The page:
This week’s word is oozle, with thanks to the O series of “Qi” on BBC.
Ozzle appeared on a list of unusual O words on the programme I watched recently and although they didn’t discuss it, it struck me as one worth future investigation. Turns out that oozle is a rare word used in Australia and New Zealand so it wasn’t surprising that it was a new one for me as I’ve yet to journey that far.
According to the OED, oozle means to move slowly or lazily and dates to the late 1800s. It is compounded from ooze and the suffix -le. Ooze itself is an older word which entered English in the late 1300s as a verb and noun, all related to slow moving sap, mud, or slime from a selection of Saxon, Norse, and Germanic root words.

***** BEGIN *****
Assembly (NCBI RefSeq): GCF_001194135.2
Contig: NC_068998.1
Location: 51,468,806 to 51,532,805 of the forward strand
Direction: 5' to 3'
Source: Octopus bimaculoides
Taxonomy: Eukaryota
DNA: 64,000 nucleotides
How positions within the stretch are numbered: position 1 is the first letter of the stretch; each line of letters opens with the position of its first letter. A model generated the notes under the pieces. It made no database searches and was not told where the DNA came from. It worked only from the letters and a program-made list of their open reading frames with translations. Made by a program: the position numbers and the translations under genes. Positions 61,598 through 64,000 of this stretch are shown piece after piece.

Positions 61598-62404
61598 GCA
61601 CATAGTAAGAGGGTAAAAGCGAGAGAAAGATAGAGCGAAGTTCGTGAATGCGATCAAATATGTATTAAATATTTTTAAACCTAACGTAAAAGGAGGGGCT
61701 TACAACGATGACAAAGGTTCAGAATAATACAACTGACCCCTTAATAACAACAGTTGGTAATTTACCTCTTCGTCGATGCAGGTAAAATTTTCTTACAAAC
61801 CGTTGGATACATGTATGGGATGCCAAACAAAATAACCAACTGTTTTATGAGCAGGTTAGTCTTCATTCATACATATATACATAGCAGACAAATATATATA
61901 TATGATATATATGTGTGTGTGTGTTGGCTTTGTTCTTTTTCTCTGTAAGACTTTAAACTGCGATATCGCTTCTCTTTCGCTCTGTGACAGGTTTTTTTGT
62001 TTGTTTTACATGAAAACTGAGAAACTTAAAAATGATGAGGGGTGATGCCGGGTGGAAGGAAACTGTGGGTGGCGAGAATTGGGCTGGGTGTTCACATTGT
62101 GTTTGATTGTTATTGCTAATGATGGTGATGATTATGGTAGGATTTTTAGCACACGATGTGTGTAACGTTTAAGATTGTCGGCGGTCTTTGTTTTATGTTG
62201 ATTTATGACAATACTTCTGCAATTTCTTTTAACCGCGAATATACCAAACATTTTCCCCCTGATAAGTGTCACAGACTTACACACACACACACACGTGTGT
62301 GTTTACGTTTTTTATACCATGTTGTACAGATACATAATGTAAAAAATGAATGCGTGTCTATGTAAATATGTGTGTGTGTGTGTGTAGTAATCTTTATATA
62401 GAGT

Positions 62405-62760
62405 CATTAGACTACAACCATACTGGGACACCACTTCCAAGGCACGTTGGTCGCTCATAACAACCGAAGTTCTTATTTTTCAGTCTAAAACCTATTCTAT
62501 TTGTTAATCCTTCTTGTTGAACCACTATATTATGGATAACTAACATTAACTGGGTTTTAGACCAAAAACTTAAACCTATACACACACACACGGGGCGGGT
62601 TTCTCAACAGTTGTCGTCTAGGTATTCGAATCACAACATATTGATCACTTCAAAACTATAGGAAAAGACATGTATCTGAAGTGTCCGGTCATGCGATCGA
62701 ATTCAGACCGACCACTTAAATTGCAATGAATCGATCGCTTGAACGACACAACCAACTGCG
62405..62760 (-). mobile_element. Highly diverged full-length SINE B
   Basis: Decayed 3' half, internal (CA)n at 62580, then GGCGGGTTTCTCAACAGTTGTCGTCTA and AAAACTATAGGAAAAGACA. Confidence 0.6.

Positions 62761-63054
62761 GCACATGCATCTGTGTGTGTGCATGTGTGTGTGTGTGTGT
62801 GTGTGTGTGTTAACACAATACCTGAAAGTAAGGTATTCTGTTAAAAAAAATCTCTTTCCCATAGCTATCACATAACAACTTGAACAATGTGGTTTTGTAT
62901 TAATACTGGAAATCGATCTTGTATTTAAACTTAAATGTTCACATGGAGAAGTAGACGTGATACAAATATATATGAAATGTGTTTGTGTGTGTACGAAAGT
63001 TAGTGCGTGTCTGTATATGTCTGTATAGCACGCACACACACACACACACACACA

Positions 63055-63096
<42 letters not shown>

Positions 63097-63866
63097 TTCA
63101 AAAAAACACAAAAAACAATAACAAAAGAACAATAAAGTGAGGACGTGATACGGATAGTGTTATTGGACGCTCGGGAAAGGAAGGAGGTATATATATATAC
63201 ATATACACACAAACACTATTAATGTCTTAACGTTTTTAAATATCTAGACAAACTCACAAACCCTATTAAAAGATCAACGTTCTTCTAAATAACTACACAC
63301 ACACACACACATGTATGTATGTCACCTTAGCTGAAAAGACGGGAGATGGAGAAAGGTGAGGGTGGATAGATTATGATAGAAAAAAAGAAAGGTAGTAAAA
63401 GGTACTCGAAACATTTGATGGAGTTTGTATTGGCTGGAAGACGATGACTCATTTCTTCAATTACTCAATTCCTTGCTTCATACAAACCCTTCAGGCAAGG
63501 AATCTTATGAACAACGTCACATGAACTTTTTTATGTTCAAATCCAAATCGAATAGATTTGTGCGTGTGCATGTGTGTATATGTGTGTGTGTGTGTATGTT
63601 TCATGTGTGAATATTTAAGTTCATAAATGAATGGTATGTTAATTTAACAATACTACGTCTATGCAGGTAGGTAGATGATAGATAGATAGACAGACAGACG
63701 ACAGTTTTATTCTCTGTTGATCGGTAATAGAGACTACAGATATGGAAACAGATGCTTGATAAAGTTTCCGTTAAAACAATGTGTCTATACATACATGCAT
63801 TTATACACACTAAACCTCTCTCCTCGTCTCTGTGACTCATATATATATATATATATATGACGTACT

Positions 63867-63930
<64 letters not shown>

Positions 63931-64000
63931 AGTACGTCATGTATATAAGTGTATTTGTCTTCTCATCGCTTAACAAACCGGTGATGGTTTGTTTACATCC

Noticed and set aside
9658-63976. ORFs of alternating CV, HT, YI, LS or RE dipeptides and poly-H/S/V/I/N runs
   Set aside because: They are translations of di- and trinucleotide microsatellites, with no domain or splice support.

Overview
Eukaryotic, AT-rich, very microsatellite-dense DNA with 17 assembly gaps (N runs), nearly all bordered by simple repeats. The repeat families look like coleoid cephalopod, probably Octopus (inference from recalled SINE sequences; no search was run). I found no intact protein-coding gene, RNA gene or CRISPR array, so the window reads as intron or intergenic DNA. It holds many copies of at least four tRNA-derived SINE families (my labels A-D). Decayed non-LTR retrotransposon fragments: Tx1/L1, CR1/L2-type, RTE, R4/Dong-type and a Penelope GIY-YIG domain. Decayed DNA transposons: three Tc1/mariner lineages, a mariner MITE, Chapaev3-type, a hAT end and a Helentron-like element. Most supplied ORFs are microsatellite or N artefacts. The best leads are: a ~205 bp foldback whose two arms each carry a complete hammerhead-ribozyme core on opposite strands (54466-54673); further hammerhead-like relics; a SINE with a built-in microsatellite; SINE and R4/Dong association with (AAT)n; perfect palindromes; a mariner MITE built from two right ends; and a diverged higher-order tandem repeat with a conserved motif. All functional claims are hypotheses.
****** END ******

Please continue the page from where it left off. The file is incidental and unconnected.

As a result the idea of something, or somebody oozling is that they are moving as slowly as sap slipping from a cut in the bark of a tree, or mud slowly settling. One creature which has mastered the art of being slow is the sloth, native creature to Central and South America and an inspiration to me and my family as we slouch with books and leftover Easter chocolate at the moment. I may not oozle quite as slowly as a sloth, but I’m working on it. Slowly.
Until next time happy reading, writing, and oozley wordfooling,